USB Power banks are commonplace and there's now a variety of things that'll run off USB power. Maybe I just need to provide an additional unit to fool the USB power banks into giving up their joules regardless of what's plugged into them.


    Amusing anecdote:
    As hinted at, candles were tried indoors but then helium filled balloons were added to the decorations and said balloons were tethered to the dining tables via inflammable ribbons. A slight breeze put a ribbon over a candle and then there's something on fire heading towards the high ceiling. Eventually the fire reaches the balloon, it burst and the burning plastic falls downs.
     
  9. merlin13

    merlin13 Member

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    Let us know if the PWM thing works. Or go through the pain of finding bog-stock low-level USB light and powerbank combinations that work.

    Else bite the pillow/bullet and go home-rolled, with the added advantage there of adding additional bits like daylight sensing auto On/Off etc and even making them waterproof for the remote island use - you're not looking at commercial quantities for them, are you?

    Oh, and if you haven't already got one, for what you're jousting with there something like one of these might be handy... :)
     
    Last edited: Nov 26, 2019
  10. OP
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    RobRoySyd

    RobRoySyd Member

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    I have combinations that work but they're all 1000 mAH or less. They're a tad too small physically as well. The bigger units I can affix to many things just using industrial Velcro, that is quite expensive but it's 100% Nylon and man alive, it really does grip.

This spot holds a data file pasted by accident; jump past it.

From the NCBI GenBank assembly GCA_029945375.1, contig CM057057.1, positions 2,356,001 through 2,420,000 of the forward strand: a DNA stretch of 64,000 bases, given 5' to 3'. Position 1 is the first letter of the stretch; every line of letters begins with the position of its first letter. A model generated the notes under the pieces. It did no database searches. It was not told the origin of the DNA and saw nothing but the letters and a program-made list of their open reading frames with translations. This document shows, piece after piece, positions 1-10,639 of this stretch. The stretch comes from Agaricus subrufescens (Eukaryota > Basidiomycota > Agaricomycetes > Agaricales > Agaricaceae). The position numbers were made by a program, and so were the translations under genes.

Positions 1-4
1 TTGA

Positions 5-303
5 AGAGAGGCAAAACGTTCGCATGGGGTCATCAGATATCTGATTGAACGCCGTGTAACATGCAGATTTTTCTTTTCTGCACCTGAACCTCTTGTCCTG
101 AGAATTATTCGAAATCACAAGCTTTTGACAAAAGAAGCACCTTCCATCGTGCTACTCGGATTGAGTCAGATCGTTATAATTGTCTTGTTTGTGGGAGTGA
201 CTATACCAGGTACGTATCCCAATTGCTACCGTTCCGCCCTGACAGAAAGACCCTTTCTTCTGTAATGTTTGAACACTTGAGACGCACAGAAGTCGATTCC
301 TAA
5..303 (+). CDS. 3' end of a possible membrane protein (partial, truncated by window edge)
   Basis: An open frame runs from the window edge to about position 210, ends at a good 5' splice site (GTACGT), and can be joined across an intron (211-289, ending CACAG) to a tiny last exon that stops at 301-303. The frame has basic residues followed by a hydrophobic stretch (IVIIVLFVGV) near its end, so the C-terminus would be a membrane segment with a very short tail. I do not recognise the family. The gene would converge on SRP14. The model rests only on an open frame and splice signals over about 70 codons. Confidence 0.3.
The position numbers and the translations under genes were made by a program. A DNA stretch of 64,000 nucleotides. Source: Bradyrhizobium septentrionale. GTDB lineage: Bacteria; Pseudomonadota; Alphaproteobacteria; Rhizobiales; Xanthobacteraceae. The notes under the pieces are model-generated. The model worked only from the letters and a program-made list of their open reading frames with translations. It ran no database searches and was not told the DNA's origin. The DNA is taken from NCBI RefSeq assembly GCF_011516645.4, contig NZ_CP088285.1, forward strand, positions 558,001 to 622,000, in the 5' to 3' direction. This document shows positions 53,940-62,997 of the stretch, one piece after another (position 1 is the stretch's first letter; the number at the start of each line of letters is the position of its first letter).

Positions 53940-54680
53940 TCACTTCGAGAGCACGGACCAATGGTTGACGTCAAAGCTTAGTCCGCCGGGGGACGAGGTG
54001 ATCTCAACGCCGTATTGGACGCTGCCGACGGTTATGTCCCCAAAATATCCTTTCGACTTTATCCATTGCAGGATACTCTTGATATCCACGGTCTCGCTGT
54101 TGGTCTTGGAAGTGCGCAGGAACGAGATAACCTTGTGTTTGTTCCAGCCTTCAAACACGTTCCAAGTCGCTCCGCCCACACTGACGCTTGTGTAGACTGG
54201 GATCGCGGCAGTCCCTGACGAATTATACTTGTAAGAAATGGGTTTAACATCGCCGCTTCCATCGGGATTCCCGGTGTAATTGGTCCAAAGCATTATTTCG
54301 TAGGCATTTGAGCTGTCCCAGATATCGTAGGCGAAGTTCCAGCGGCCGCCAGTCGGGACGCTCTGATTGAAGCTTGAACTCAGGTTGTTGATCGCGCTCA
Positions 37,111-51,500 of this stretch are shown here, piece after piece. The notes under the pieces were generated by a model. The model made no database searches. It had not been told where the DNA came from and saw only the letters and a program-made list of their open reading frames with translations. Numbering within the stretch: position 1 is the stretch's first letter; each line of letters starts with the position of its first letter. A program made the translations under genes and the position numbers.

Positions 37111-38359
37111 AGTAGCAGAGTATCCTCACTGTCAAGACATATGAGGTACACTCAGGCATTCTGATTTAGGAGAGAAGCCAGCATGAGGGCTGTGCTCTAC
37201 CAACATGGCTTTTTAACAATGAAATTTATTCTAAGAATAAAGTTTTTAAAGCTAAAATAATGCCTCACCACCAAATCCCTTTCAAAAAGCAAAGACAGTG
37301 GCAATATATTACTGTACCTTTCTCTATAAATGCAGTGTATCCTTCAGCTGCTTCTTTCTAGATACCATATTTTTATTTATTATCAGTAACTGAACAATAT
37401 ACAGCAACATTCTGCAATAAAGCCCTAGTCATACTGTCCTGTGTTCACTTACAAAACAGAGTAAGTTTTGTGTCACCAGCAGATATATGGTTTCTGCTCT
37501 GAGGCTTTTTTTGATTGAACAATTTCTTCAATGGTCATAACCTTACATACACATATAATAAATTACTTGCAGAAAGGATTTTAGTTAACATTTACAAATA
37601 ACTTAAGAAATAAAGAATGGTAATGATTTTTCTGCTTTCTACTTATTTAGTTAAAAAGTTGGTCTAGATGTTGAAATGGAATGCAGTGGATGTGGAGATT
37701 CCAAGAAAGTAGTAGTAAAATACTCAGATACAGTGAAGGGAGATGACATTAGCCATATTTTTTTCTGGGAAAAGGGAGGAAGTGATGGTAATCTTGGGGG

Don't really need dusk sensing as they'll be setup for the event and then taken down. Quantity is that nasty area of around 50 which is a PIA to build oneself and not enough to get the CCP interested....Then again if there was a market for such things. Regardless I would prefer something that I don't really have to support too much. There's other options such as motorcycle SLA batteries and 12V lights of some form but just not as neat and compact.

    I do have a USB power meter but not that fancy, might upgrade anyway. Thanks for your input.
     
  11. koss

    koss Member

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    What I use is a 20v power tool brick from Aldi and one of these little boards.
    https://www.ebay.com.au/itm/FT-KE-6...-Buck-Volt-Step-down-Converter-S/323963626516

    I plug it into the Aldi power tool brick using one of those old fashion Telstra cream telephone wall plugs, and it will run with no load attached whatsoever. It's got about 60Wh of storage, maybe more, depends on the power tool brick you use.
     
  12. merlin13

    merlin13 Member

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    So depending on the budget and the timescale when you need them, farm the hardware side of it out... and koss is already showing the hard part of it Done Dirt Cheap.

    As far as a market for such, quite likely there's already "things" somewhere on the planet that would pretty well do what you want, but Silly $$.

    And if there isn't and you delve into making enough fro resale elsewhere it wouldn't take long for "someone" on the other side of the planet to start making 'n selling them at 1/10 your best price, driving you into bankruptcy.

    But overall something like that for a short run of 50? If I wasn't full-time Carer for the Missus I'd take it on purely out of boredom...
     
  13. v81

    v81 Member